REVIEW: Caitlin Cannon’s “The TrashCannon Album” is Country Wordplay with a Lethally Sharp Edge


Injecting humor into music is a tricky business. Too much, and too flippant, and you wind up approaching Weird Al territory. But, if you can balance serious subject matter with just the right amount of self-deprecation, you get something both revealing and eminently listenable. Caitlin Cannon’s latest release, The TrashCannon Album, is a big ol’ bucket of country wordplay with a lethally sharp edge.

Cannon declares her intentions right out of the gate with the album’s first song, “Going for the Bronze” – country dancehall beats with lyrics that upend conventional wisdom. As a piercing retort to the “you can do anything you set your mind to” myth, Cannon sings about the flipside – “friends with master’s degrees/They’re all working down at the Applebee’s.” No, the smartest and hardest-working don’t always win out, Cannon included – “So I busted my ass…Just to pour coffee in a Starbucks hat.” So, maybe happiness lies somewhere in the middle, or at least a place where you can carve out your own bit of realistic satisfaction – after all, a bronze medal is still a medal.

“Toolbag” is an entendre-filled piano boogie that both celebrates the guy who gets the job done – “Every well-abled man/Has a tool for the task ahead of him” – and crushes the one who doesn’t know his way around a woman – “If you want to use me/You gotta get my permission first.” Blue-collar folks, though, most often shine on TrashCannon. “Barbers and Bartenders” (two kinds of essential people we desperately miss right now) points out that “folks do a whole lot more/Than they get noticed for.” Cannon’s able to relate to any kind of hard worker settling for less – the female bartender in “Better Job” knows that her appearance behind (and below) the bar directly affects her take-home at the end of the night: “I suppose that’s prostitution, depends on what defines a whore” (a sentiment that can apply to most lines of work at one time or another). And “Mama’s a Hairdresser,” a down-beat stomper of a rock tune, relates the true-life tale of Cannon’s own mother, who works to support both her trips to see her incarcerated son and efforts to get him released, and has done so for 29 years. Cannon sings about both the smaller successes – putting enough money in his prison store account so that he can help both himself and his cellmate – and the larger reality at play: “If you’re ever gonna be in the wrong place at the wrong time/Don’t be south of that Mason-Dixon line.”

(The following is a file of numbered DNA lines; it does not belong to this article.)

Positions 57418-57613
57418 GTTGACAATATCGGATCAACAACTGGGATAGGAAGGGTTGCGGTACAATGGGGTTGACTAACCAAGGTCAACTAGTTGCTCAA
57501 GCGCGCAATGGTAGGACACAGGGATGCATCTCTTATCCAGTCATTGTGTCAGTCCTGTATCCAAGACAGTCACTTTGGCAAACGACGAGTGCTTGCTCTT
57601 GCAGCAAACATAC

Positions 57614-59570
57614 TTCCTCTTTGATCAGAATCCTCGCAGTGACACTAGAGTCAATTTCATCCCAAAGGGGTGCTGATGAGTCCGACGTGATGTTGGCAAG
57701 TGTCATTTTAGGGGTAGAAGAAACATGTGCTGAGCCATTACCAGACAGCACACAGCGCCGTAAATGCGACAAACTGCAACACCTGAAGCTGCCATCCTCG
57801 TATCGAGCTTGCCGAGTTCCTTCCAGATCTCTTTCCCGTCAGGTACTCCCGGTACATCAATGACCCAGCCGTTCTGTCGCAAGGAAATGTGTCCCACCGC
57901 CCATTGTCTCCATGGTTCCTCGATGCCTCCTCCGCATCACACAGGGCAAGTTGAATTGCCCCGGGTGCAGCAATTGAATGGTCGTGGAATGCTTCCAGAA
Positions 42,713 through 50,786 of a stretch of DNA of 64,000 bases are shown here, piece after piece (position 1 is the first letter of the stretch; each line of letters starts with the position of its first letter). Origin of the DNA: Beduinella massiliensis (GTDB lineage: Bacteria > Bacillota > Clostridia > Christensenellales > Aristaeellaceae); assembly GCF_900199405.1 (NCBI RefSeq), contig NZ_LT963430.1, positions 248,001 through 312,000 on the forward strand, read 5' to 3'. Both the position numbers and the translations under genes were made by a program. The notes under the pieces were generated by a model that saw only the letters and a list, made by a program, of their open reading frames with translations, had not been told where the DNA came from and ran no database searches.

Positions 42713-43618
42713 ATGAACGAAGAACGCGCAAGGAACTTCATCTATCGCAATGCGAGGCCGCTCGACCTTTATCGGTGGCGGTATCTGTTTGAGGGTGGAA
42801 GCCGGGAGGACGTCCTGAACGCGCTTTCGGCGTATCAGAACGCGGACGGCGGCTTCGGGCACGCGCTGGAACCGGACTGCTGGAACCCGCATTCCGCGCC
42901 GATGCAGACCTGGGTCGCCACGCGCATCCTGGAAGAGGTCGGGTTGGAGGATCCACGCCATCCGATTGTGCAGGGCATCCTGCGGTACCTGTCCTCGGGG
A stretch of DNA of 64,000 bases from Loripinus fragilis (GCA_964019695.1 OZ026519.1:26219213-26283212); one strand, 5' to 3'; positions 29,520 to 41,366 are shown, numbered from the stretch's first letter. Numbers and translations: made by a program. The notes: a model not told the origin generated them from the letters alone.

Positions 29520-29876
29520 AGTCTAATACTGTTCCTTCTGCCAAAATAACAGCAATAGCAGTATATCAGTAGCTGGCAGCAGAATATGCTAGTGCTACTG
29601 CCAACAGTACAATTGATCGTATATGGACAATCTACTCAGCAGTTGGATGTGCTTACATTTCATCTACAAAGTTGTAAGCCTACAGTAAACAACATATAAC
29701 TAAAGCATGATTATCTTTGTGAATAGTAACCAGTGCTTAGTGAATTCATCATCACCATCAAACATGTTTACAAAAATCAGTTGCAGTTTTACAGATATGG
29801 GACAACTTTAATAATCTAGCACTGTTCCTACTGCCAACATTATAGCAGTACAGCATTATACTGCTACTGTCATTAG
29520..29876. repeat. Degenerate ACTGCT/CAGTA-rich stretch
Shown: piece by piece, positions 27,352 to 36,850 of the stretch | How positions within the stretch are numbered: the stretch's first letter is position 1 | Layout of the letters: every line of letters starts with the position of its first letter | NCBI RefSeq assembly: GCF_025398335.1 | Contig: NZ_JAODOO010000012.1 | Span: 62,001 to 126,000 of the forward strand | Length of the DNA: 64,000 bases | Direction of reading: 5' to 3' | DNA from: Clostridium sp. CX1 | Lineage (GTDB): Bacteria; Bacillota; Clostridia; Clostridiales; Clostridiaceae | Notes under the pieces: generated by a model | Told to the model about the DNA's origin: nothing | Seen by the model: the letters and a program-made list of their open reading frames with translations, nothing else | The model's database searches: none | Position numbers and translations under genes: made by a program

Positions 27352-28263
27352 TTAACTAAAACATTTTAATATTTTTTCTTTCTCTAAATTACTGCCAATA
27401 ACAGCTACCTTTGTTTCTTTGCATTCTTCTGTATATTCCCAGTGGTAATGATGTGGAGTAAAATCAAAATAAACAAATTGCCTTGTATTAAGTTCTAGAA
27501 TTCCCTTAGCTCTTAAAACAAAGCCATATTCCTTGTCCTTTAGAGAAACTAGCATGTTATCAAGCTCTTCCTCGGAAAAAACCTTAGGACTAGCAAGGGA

But Cannon has no hesitation at pointing her sharp pen at herself. “Drink Enough,” written about a time before she started living sober, phrases drinking as a sort of self-destructive personal challenge – “Can I drink enough to shut ‘em up/Pass out on the couch with my makeup on.” Clearly, not sustainable. That brings us to “Deliver,” one of the slower, more spare songs on the record, and the first one that Cannon wrote post-drinking. Like the most personal songs on the album, it’s a solo write, and it shows an addict’s understanding – “The corner bar/The liquor store/They aren’t on her way home anymore.” It’s something close to a break-up song – with bad habits, with co-dependence. And it’s not the least bit celebratory, but it’s real: “Maybe she’s lonely now, maybe she’s boring/But she’s not gonna hate herself in the morning.” Through this struggle, Cannon’s begun to find her own place, and it’s bound to be better than bronze.

The TrashCannon Album was produced by Denver-based singer-songwriter Megan Burtt, engineered by John McVey and Mastered by Anna Frick. Additional songwriting credits go to Burtt, Fred Kosak, Robin Schorr, Amanda Ply and Neville Elder. Musicians on the album include Burtt (acoustic guitars, background vocals), Tomeck Miernowsli, Jonah Wisneski and Jamison Hollister (acoustic and electric guitars), Kramer Kelling (upright and electric bass and background vocals), Scott Roush (drums, percussion and background vocals), and Max Hart (keys and organ).

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